Sunday, 13 April 2014

Tolkien and Victorian Spiders

Earlier this year, I re-read George MacDonald’s ‘The Giant’s Heart’ [first published in 1864], in preparation for my viva. Something about the description of the giant spiders struck me: their laconic objectivity, and the contrast with Tolkien’s Mirkwood spiders in The Hobbit. The Mirkwood spiders are well known: gratuitously violent (even accepting that giant spiders need to eat, they really don’t need all thirteen dwarves and one hobbit) and spinners of dark webs. Readers of The Lord of the Rings and The Silmarillion will know that they are the offspring of Shelob, herself the daughter of a primordial spider-monster – Ungoliant, a demonic being who chose spider form in order to weave webs of darkness against the angelic Valar. (Apparently Ungoliant and Shelob mated with ordinary spiders – which they later consumed -- to produce [smaller] monstrous offspring; this sent me down a tangent of wondering whether such matings would be physically possible – and, considering that the male spider puts his sperm on a special web for deposit in the female’s genital opening, it is less of a stretch than one might think.) We are now accustomed to spider/giant spider = evil monster (see J.K.Rowling’s Aragog & Co, Stephen King’s It, and Neil Gaiman’s Coraline).
'The Other Mother' revealed in monstrous spider form from Neil Gaiman's Coraline

But MacDonald’s spiders, though monstrous in size, are not monstrous in personality. Their webs create beauty, not darkness: ‘At last they came to the foot of Mount Skycrack [ . . .] The whole face of it, from top to bottom, was covered with a network of spiders' webs, with threads of various sizes, from that of silk to that of whipcord. The webs shook and quivered, and waved in the sun, glittering like silver.’ Compare these webs to the ones in The Hobbit: ‘[Bilbo] had picked his way stealthily 'for some distance, when he noticed a place of dense black shadow ahead of him black even for that forest, like a patch of midnight that had never been cleared away. As he drew nearer, he saw that it was made by spider-webs one behind and over and tangled with another.’ MacDonald’s giant spiders have a quality of beauty which Tolkien’s spiders do not. Though MacDonald’s spiders are ‘huge’ and ‘greedy’, they catch giant flies, not humans. When the child-heroes of ‘The Giant’s Heart’ encounter them in their quest to destroy a wicked giant, the spiders first ignore them, then assist them after one of the children helps a spider who has fallen over: "My dear child," answered the spider, in a tone of injured dignity, "I eat nothing but what is mischievous or useless. You have helped me, and now I will help you." This statement does suggest a certain amount of didacticism – do unto me as you would have me do unto you – but it’s intriguingly human as well, what with the spider’s tones of ‘injured dignity’. All this made me wonder: what did the Victorians think of spiders? Did they have the same evil resonance that spiders have today? Was Tolkien inspired by MacDonald’s spiders?  After all, as his essay ‘On Fairy Stories’ shows, he was familiar with MacDonald’s work.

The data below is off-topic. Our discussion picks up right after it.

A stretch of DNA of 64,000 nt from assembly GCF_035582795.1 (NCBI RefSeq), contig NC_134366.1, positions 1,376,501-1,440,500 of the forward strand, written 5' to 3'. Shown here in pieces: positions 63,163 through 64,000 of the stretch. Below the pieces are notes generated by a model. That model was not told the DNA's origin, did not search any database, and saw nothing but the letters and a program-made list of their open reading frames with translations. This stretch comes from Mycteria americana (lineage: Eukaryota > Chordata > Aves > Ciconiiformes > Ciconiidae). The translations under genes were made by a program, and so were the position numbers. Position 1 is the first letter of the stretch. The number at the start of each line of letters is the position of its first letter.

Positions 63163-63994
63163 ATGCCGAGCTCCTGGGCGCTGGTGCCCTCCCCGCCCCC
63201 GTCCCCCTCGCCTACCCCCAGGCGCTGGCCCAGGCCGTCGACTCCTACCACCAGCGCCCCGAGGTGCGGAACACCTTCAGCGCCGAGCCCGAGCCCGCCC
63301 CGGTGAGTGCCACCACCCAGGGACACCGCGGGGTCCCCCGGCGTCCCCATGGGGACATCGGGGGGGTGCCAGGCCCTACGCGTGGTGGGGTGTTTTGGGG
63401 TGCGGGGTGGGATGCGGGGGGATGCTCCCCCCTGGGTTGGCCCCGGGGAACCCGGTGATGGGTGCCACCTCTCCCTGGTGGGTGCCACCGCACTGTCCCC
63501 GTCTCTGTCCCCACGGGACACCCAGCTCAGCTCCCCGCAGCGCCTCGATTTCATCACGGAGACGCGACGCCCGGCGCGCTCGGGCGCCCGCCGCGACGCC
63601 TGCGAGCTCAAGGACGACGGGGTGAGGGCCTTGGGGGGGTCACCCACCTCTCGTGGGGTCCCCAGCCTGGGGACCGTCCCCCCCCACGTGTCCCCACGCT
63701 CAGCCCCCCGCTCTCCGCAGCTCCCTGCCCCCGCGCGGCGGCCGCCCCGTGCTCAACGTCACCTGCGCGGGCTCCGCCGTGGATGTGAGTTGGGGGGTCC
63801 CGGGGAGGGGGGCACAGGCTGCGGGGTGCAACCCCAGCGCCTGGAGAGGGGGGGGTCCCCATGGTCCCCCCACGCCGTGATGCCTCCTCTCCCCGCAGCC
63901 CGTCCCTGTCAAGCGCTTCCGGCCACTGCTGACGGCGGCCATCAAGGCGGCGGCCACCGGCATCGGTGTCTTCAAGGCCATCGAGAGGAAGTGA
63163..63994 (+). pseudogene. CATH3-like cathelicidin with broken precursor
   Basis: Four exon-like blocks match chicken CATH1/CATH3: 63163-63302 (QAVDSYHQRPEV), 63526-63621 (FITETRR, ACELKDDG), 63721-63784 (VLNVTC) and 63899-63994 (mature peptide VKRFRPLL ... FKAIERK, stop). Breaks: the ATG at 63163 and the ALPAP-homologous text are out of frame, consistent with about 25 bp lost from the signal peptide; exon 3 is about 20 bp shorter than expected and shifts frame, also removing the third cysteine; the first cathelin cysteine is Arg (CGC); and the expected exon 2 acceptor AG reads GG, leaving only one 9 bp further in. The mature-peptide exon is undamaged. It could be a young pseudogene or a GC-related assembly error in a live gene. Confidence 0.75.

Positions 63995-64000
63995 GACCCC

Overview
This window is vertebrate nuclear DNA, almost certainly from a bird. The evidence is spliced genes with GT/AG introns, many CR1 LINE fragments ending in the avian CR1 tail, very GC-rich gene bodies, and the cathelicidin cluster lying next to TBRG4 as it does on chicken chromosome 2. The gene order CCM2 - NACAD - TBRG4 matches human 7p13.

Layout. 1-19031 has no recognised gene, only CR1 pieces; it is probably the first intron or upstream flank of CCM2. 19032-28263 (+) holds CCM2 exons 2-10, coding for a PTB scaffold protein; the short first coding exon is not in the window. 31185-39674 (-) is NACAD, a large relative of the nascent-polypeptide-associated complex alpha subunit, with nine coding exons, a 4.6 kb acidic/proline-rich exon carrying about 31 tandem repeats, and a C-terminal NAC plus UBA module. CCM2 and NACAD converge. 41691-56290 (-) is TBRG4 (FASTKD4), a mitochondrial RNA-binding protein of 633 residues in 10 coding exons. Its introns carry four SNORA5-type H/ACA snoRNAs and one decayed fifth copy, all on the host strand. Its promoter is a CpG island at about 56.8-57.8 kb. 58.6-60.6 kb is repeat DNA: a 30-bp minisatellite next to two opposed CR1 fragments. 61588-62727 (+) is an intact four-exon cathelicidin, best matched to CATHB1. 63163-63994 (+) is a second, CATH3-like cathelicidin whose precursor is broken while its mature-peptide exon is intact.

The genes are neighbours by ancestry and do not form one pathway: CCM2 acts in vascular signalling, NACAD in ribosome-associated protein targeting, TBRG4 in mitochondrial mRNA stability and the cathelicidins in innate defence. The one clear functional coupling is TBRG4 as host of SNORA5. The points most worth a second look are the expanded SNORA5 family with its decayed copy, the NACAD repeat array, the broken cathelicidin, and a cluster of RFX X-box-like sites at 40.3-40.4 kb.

Frontispiece to The Poor Artist, by R.H.Horne

 I posed some of these questions to the Reading the Fantastic reading group I’m co-organizing, in the form of another text: R.H.Horne’s The Poor Artist. (Our reflections on this and other text opened our eyes to the beauty inherent in spider-tradition, as well as the monstrosity.) In Horne’s science-fable, the spider is one of various creatures who lend their eyesight to an artist in search of inspiration, evoking Aesop’s and La Fontaine’s animal-fables. ‘Mrs. Spinster’s ‘[f]ive hundred and eleven different visions, without including all the powers of my diphthong eyes’, are able to present the artist with an arachnid experience of wonder: A monumental slab of dull gold was the central object of the picture. It was encircled with ancient letters and numerals [ . . .] worn by time into rough breaks and honey-combs and the surface in some places presenting a heap of straggling lines and ridges, like broken insect-legs, and which the narrator herself compared to spider-limbs after a battle between two females against thirteen males. The predatory nature of the spider is not ignored; an Ant, Captain Mandible, argues with Mrs. Spinster about how ‘[s]he has strangled many of my comrades [ . . .] I have found their empty suits of armour on the ground underneath her web.’ But Mrs. Spinster points out that ants have stolen her webs, as well, and the two descend into something resembling a children’s quarrel. Paradoxically, it is through anthropomorphism that we are able to view spiders beyond the monstrous, and as part of biological nature – albeit red in fang and spinneret. As to what the Victorians thought of spiders, and whether MacDonald’s monstrous spiders have any connection to Tolkien’s, I still don’t know, but my opinion of spiders is a least a little improved. However, my favourite spiders are in one of Don Marquis’s ‘Archy and Mehitabel’ poems – ‘Pity the Poor Spiders’. ‘Yours for less justice and more charity’ is a sentiment I can get behind.